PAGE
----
Down on the street. Ferrari Mondial 8

The 1980 Ferrari Mondial 8 was never the most loved car to emerge from the gates of Maranello. Even so, finding one slowly rotting away at the side of the road in a Dubai housing development pains me ever so slightly.

We were given the heads up to this Mondial by Niloy Choudhury on our Facebook page. He’d spotted it last week looking rather sorry for itself and thought we might be interested in taking a took.

Now, I’ve lived in Dubai for a while and have gotten quite used to the fact that cars are generally left alone when parked up. My own project VR6 spent two years sitting outside in another housing development without so much as a scratch being put on the bodywork, so I was a little shocked to see quite how badly the Mondial had been treated.

Half a breezeblock had been thrown through the windscreen and all the other glass had been shattered. Someone’s had a go at removing the wheels as the rear right alloy is sitting at rather a jaunty angle.

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18s Comments

  1. Even though the Mondial isn’t a “great” Ferrari, it still is one of Maranello’s own. I wouldn’t hesitate to own one. On the flipside, I’d love the wheels and steering wheel.

  2. Hi there,

    A sad state indeed, and I suppose it is a result of the banking system here that forces people to abandon them, and the banks in turn have ‘insured’ the loan anyway so have zero desire to collect the vehicles in an attempt to finance the balance. The problem is that once they have sold the car to ‘defray’ their expense, they are no longer able to maintain any formal charges against the defrauder. I may be wrong, but this is how it was explained to me by a friend who was in the car business for years in Dubai.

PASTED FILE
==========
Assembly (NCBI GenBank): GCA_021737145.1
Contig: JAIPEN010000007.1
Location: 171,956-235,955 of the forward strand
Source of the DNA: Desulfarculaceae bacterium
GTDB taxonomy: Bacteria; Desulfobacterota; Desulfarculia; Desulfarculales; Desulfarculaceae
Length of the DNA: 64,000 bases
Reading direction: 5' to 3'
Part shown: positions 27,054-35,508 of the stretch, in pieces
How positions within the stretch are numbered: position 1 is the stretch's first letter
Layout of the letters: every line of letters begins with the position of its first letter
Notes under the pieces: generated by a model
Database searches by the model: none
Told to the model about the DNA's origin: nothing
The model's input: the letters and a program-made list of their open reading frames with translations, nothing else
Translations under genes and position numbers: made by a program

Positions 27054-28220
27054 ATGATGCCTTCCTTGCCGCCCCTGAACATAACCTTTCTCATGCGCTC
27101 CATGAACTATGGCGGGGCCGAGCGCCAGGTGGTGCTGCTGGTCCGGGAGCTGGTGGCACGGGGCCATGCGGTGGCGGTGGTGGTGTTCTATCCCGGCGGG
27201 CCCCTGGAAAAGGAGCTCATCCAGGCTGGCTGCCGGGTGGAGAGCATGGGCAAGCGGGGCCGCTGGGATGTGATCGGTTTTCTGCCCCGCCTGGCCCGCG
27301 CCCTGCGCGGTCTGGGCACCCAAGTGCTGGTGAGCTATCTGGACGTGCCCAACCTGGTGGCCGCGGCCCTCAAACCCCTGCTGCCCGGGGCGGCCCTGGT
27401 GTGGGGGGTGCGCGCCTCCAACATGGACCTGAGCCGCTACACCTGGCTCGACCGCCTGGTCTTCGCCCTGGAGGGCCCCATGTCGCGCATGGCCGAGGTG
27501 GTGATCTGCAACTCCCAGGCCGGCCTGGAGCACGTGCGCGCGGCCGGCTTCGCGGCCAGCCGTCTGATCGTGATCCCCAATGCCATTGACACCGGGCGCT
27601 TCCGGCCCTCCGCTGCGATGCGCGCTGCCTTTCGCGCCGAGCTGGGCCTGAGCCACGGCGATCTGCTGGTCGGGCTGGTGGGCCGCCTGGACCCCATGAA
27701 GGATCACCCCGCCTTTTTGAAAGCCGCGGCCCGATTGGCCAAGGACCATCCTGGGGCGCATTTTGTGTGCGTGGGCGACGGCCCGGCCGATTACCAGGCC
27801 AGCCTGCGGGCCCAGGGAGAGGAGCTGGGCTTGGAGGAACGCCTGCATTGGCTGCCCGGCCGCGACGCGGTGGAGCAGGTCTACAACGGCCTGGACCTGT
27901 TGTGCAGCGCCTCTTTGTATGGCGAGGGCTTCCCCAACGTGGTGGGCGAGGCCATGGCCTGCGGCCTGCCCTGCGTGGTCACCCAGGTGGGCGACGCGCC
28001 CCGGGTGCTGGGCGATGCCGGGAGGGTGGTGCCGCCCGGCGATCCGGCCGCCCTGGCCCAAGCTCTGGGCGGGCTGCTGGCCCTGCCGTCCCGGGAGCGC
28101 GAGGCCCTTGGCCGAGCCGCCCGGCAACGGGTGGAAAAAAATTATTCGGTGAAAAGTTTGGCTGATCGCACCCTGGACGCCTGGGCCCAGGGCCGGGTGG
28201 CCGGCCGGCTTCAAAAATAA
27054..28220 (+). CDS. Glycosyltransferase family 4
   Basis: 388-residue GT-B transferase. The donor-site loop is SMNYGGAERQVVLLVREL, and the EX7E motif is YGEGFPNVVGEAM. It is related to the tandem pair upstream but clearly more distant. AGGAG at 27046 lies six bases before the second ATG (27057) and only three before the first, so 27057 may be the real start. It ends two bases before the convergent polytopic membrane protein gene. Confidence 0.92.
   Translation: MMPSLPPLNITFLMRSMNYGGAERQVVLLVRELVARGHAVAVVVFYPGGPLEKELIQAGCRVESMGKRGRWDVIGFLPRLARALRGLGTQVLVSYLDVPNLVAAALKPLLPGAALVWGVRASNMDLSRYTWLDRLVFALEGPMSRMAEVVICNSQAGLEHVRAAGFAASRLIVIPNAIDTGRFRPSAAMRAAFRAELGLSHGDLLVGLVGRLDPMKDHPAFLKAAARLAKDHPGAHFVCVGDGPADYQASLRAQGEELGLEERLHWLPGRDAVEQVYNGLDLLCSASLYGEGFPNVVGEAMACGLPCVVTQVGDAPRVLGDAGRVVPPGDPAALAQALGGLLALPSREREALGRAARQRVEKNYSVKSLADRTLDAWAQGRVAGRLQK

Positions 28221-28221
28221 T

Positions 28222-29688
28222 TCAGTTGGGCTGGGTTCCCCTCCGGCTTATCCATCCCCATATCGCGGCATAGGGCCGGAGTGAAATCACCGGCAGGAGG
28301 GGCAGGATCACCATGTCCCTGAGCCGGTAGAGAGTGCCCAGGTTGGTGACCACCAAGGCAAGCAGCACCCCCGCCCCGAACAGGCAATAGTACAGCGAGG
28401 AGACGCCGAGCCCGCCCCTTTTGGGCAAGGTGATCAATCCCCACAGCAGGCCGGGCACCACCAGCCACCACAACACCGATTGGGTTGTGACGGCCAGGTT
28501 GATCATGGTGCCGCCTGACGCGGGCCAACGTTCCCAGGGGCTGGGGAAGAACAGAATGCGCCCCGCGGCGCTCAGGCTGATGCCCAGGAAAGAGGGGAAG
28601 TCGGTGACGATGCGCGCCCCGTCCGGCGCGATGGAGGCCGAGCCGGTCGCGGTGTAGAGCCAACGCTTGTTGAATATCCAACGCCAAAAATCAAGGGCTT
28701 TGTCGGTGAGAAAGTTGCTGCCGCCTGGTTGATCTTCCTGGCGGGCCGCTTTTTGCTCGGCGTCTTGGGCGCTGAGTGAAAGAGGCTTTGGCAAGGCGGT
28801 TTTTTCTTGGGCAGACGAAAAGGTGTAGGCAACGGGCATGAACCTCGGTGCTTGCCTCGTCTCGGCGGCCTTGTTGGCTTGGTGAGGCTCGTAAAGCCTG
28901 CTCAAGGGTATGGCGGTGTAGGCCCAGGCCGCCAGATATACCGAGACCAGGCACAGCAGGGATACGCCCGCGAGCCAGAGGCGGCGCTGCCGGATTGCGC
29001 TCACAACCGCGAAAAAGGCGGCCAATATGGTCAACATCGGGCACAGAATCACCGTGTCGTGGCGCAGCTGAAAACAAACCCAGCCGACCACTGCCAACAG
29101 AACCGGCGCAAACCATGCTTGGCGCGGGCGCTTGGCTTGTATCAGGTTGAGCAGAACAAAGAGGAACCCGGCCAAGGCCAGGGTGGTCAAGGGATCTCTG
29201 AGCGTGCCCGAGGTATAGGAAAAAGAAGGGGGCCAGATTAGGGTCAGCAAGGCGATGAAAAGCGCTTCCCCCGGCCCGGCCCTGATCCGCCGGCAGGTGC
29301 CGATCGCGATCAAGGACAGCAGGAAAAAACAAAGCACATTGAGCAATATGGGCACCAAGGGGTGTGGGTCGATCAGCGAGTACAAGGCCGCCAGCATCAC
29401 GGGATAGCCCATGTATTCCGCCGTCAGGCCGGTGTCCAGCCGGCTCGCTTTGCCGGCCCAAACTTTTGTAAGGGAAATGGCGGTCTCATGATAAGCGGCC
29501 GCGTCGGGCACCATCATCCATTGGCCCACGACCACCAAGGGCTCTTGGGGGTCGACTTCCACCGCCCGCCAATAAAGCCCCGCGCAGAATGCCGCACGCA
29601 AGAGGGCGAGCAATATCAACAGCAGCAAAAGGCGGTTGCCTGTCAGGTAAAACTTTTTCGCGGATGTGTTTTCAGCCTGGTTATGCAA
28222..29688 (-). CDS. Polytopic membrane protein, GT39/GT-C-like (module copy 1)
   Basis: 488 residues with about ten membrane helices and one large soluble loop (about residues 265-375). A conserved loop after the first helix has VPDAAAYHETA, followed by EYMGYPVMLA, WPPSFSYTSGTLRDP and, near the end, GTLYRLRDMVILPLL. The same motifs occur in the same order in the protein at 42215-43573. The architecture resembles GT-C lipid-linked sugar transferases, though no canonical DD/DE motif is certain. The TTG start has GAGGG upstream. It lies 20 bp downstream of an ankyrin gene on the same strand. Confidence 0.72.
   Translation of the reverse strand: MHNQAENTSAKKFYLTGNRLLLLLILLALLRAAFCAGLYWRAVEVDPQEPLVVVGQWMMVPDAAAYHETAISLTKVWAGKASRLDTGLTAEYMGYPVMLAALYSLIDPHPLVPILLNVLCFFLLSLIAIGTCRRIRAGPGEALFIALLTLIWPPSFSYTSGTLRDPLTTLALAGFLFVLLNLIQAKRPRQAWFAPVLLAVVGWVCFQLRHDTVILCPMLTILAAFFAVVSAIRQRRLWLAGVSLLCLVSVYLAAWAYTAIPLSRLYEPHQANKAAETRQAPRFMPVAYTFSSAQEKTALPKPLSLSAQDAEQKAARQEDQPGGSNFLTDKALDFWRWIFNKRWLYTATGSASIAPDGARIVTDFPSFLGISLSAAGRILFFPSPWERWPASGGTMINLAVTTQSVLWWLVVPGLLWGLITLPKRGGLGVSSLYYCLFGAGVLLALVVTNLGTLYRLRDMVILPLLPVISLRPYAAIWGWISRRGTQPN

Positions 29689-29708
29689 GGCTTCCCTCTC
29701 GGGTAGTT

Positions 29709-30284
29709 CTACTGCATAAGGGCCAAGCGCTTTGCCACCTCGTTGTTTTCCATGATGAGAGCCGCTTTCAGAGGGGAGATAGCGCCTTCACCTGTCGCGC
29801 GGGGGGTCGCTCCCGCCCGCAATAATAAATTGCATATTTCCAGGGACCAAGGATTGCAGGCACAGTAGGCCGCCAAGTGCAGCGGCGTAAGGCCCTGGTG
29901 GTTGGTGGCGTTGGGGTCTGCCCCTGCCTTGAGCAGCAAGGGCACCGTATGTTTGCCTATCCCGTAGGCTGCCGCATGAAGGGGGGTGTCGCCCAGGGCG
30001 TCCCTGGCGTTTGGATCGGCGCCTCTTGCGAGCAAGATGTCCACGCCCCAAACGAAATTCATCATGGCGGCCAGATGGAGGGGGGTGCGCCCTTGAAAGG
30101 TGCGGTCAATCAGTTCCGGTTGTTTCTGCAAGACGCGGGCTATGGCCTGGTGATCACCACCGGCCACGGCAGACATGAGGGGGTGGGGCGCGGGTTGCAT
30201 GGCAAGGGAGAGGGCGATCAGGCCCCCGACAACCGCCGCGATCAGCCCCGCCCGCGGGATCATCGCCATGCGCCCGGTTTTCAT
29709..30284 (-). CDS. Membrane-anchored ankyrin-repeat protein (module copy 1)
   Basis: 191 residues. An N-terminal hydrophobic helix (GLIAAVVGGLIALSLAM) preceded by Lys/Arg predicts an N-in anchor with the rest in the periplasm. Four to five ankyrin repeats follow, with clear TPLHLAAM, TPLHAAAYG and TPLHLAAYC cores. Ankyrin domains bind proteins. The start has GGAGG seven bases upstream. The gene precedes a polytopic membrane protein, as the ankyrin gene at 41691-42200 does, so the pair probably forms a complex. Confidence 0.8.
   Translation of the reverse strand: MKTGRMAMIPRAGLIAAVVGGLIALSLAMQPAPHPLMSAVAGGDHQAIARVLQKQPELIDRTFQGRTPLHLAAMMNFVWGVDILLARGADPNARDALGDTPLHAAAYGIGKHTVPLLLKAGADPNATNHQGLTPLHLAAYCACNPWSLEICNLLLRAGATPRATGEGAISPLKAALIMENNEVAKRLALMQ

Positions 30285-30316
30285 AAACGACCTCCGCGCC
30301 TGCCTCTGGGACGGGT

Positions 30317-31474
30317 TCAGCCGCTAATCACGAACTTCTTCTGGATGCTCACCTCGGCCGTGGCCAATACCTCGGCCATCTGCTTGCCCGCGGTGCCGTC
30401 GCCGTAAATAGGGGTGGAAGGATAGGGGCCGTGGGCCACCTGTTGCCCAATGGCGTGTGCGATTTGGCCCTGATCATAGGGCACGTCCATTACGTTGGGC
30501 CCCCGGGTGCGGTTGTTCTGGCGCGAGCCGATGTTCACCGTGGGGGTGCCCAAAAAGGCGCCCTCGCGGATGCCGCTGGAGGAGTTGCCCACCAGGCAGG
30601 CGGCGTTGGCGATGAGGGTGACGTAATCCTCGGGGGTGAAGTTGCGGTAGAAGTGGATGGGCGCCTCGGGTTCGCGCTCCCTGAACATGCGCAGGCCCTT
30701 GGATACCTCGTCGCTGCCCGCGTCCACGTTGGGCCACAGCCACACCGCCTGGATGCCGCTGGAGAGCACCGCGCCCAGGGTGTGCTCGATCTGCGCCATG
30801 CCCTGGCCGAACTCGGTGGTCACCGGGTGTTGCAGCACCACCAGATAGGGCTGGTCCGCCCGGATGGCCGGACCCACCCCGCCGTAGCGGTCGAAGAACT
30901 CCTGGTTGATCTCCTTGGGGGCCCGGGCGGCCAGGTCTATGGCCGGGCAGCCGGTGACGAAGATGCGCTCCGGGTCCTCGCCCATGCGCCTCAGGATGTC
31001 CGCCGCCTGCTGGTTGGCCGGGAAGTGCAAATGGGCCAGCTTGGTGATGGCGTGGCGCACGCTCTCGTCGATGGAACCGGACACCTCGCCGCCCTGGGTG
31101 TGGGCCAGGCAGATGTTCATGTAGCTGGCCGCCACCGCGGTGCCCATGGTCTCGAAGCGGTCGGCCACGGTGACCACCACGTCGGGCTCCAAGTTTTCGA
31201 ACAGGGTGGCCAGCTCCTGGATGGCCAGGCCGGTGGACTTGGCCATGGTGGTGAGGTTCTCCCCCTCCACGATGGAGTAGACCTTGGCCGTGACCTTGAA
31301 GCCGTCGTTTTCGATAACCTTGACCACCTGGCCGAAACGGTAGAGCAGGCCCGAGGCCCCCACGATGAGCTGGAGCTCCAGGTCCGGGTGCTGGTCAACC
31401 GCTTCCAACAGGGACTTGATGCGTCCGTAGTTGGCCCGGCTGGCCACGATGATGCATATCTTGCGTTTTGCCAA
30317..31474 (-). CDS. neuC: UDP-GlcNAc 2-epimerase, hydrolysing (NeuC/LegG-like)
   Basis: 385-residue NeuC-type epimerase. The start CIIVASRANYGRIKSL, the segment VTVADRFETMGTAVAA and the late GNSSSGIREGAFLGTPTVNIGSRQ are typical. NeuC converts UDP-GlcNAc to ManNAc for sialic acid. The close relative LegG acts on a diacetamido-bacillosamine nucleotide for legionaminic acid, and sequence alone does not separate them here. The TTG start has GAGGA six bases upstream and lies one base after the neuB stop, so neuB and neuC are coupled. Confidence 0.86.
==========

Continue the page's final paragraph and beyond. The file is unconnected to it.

There is a car outside my apartment, that has been there since probably about the same time as this one. It is also in a bit of a sorry state but not nearly as bad as the example in the story. The windows are intact, and the interior, although the doors are unlocked, is still in reasonable shape.
    I would love to take this vehicle as a project car, it is not a Ferrari, but would make a very good runner and be easy to maintain, I jut cannot find out who the owner was/is and how much they still owed the bank when they ran. A running example of this particular car would ony fetch AED15K max so it cannot be worth a tenth of that at present. The number plate is still the old one with the burj on it, so it is difficult to track down the bank/owner detail.
    If anyone knows the procedure required to take on one of these abandoned cars, I would love to hear it.

  3. OhhhMondialNice

    I don’t care if it isn’t a Ferrari “twelve”, nor do I care that it is one of the cheaper Ferraris which now costs less than a Toyota Camry.

    I love the Mondial 8 with its curvy lines, and short, squat mid-engine design. It epitomizes the romance of the materialistic eighties when the world was obsessed with anything Italian, and anything Ferrari.

    A car should look like a car; not a space ship designed in the wind tunnel and the Mondial looks like a sporty coupe that you get in with a British driver’s hat and a suede jacket and just drive it to the countryside on a summer Sunday afternoon.

    All the Mondial 8 critics can stick it! Bah, keep your F40’s, and Maranello 550 poseur machines. I’d love to own a 1989 (the more reliable years) Mondial T in a cabriolet version with the top down and a quiet, winding, oceanside road!